BIOTECHNOLOGY: GENETICALLY ENGINEERED PATHOGENS

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BIOTECHNOLOGY: GENETICALLY ENGINEERED PATHOGENS



by
Joel O. Almosara, Lt Col, BSC, USAF



The Counterproliferation Papers
Future Warfare Series No. 53
USAF Counterproliferation Center





Air University
Maxwell Air Force Base, Alabama

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BIOTECHNOLOGY: GENETICALLY ENGINEERED PATHOGENS


Lt Col Joel Almosara, BSC, USAF

June 2010

The Counterproliferation Papers Series was established by the USAF Counterproliferation Center
to provide information and analysis to assist the understanding of the U.S. national security policy-makers
and USAF officers to help them better prepare to counter the threat from weapons of mass destruction.
Copies of No. 54 and previous papers in this series are available from the USAF Counterproliferation
Center, 325 Chennault Circle, Maxwell AFB AL 36112-6427. The fax number is (334) 953-7530, phone
(334) 953-7538.

Counterproliferation Paper No. 53
USAF Counterproliferation Center

Air University
Maxwell Air Force Base, Alabama 36112-6427

The Internet address for the USAF Counterproliferation Center is:
http://www.au.af.mil/au/awc/awcgate/awc-cps.htm






[v]

Table of Contents

Disclaimer…
…………………………………………………………………………………………….VII
Acknowledgements
……………………………………………………………………………………VIII
Author
………………………………………………………………………………………………….... IX
I. INTRODUCTION ...................................................................................................................... 1
II. CONVENTIONAL BIOLOGICAL WARFARE ...................................................................... 4
III. ADVANCED BIOTECHNOLOGY: GENETICALLY ENGINEERED PATHOGENS ....... 8
Binary biological weapons: ......................................................................................................... 9
Designer Genes and Life Forms: ............................................................................................... 10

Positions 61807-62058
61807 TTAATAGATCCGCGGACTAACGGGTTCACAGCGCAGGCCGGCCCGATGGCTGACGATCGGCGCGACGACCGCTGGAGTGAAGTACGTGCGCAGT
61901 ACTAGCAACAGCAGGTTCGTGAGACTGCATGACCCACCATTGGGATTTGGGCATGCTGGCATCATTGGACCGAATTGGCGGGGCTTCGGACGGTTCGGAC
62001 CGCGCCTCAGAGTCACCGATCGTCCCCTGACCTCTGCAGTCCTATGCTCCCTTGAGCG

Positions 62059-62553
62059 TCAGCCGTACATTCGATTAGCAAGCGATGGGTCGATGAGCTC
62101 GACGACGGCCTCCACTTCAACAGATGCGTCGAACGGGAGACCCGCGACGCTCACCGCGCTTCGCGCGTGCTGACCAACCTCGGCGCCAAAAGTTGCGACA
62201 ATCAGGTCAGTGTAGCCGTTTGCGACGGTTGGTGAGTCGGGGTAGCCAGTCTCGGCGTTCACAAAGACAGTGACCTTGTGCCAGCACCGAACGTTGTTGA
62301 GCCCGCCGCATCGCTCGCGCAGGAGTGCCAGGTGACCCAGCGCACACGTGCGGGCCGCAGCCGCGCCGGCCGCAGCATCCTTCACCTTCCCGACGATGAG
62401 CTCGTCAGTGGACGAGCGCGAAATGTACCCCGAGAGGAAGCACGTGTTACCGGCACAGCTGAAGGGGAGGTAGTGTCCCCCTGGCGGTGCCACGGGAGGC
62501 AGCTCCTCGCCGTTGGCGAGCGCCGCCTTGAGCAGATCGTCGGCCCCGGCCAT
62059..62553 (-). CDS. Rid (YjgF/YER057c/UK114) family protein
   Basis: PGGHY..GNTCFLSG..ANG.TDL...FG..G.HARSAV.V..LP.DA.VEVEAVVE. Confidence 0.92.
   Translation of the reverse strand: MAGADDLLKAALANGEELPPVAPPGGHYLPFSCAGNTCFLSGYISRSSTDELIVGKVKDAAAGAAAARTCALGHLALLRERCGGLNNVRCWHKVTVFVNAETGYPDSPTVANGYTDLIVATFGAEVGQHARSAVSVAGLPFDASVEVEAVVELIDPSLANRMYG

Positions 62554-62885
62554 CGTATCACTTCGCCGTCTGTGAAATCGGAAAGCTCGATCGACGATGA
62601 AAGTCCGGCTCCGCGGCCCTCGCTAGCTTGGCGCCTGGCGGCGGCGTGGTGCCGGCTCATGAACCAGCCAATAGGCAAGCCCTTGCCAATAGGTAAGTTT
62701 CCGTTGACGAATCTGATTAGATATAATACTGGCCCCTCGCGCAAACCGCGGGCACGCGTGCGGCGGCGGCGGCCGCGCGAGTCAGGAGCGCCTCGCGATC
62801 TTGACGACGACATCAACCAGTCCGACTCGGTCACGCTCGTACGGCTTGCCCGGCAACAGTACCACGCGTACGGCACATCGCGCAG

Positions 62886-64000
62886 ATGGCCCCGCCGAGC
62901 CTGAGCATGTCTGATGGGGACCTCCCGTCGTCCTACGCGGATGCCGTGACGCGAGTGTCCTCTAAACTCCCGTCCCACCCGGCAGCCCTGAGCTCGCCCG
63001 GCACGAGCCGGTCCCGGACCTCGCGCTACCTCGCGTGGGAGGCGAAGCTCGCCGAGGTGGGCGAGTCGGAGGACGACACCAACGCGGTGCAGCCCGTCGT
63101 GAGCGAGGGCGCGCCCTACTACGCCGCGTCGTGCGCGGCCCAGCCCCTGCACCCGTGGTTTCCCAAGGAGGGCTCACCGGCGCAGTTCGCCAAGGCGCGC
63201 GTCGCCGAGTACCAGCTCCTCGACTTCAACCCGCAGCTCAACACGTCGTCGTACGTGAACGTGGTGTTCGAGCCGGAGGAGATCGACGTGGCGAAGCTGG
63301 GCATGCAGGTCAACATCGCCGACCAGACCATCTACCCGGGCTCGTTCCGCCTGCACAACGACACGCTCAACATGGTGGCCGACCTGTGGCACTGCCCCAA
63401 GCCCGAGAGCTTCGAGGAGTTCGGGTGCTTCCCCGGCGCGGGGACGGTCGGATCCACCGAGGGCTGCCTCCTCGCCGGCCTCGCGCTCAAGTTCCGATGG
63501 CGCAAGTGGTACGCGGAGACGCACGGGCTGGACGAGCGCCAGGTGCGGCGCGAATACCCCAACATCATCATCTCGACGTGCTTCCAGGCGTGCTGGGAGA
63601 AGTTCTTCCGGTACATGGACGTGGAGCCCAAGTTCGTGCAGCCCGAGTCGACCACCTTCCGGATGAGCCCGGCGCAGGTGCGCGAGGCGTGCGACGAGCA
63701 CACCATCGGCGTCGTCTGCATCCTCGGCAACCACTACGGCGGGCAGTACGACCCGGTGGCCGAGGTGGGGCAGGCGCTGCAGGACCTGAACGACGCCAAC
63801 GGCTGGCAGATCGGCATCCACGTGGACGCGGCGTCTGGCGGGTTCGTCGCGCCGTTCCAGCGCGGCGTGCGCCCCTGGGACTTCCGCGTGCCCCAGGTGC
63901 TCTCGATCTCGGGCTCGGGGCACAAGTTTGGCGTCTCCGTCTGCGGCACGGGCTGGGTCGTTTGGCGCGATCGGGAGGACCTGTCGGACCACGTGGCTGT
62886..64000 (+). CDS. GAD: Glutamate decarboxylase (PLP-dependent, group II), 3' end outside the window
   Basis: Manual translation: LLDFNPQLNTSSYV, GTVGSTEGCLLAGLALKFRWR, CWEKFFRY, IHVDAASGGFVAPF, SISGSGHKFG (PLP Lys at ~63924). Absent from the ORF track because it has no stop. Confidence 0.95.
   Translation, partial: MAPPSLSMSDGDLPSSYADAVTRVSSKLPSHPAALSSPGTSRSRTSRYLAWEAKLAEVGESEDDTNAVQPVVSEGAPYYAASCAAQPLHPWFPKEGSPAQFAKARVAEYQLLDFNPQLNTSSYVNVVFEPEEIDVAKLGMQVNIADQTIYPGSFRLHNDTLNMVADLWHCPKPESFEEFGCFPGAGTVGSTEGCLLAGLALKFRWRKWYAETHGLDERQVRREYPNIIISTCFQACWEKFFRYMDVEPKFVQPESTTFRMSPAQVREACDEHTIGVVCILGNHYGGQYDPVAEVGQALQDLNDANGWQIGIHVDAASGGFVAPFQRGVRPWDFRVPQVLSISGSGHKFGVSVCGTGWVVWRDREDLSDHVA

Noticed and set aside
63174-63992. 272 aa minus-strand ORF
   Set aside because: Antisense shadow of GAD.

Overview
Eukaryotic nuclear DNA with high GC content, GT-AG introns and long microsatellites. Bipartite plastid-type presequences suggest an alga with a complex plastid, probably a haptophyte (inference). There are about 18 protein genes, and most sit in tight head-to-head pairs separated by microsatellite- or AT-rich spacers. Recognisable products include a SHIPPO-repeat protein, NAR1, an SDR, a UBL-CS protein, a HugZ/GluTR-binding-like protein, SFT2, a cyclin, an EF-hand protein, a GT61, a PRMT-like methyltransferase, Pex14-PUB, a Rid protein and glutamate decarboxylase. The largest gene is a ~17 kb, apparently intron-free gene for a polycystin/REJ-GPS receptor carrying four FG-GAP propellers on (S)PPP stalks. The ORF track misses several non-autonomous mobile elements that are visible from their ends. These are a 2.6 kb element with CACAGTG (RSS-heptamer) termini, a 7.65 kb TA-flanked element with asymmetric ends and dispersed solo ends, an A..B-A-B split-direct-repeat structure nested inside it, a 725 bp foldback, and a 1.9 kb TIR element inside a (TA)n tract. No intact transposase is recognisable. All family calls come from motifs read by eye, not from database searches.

Gene Therapy as a Weapon:...................................................................................................... 13
Stealth Viruses: ......................................................................................................................... 15
Host Swapping Diseases: .......................................................................................................... 16
Designer Diseases: .................................................................................................................... 17
IV. WHAT WILL MAKE GENETICALLY ENGINEERED PATHOGENS A PLAUSIBLE
CHOICE AS A BIOWEAPON ..................................................................................................... 18
V. DRAG/FRICTION POINTS ................................................................................................... 22
Biological Warfare International Agreements: ......................................................................... 22
Bioethical Issues:....................................................................................................................... 23
VI. SUMMARY AND ANALYSIS ............................................................................................ 25
VII. CONCLUSION .................................................................................................................... 27
BIBLIOGRAPHY ......................................................................................................................... 29













[vii]


Disclaimer

The views expressed in this academic research paper are those of the author and do not reflect
the official policy or position of the U.S. government or the Department of Defense. In
accordance with Air Force Instruction 51-303, it is not copyrighted, but is the property of the
United States government.

















[viii]

Acknowledgements

I would like to express my gratitude to the Blue Horizons Study Program, USAF Center for
Strategy and Technology which made possible the research and writing of this study. Most
importantly, I would like to give my sincere appreciation to Col (ret) Ted C. Hailes, my advisor,
for his valuable comments, insights, and direction on my research; and Col (ret) Dr. John P.
Geis, Director USAF Center for Strategy and Technology for his guidance and advice as I
researched and prepared this study. Finally, a special thank you to Dr Barry R. Schneider,
Director USAF Counterproliferation Center (CPC) for his editorial comments and insights, as
well as, Mrs. Bonita Harris and MSgt Wesley Powell of the CPC staff for their help regarding
formatting, editing, and publishing support.

Joel O. Almosara, Lt Col, BSC, USAF














[ix]

The Author
Lieutenant Colonel Joel O. Almosara is the Deputy Director of the USAF Counterproliferation
Center, Maxwell AFB, AL. He authored this publication while a student at the Air War College
where he earned a Masters of Strategic Studies. Previously, Lt Col Almosara commanded the 374
th

Aerospace Medicine Squadron and served as the Biomedical Sciences Corps Executive for the 374
th

Medical Group, Yokota AB, Japan. Additionally, he has held a variety of positions including Deputy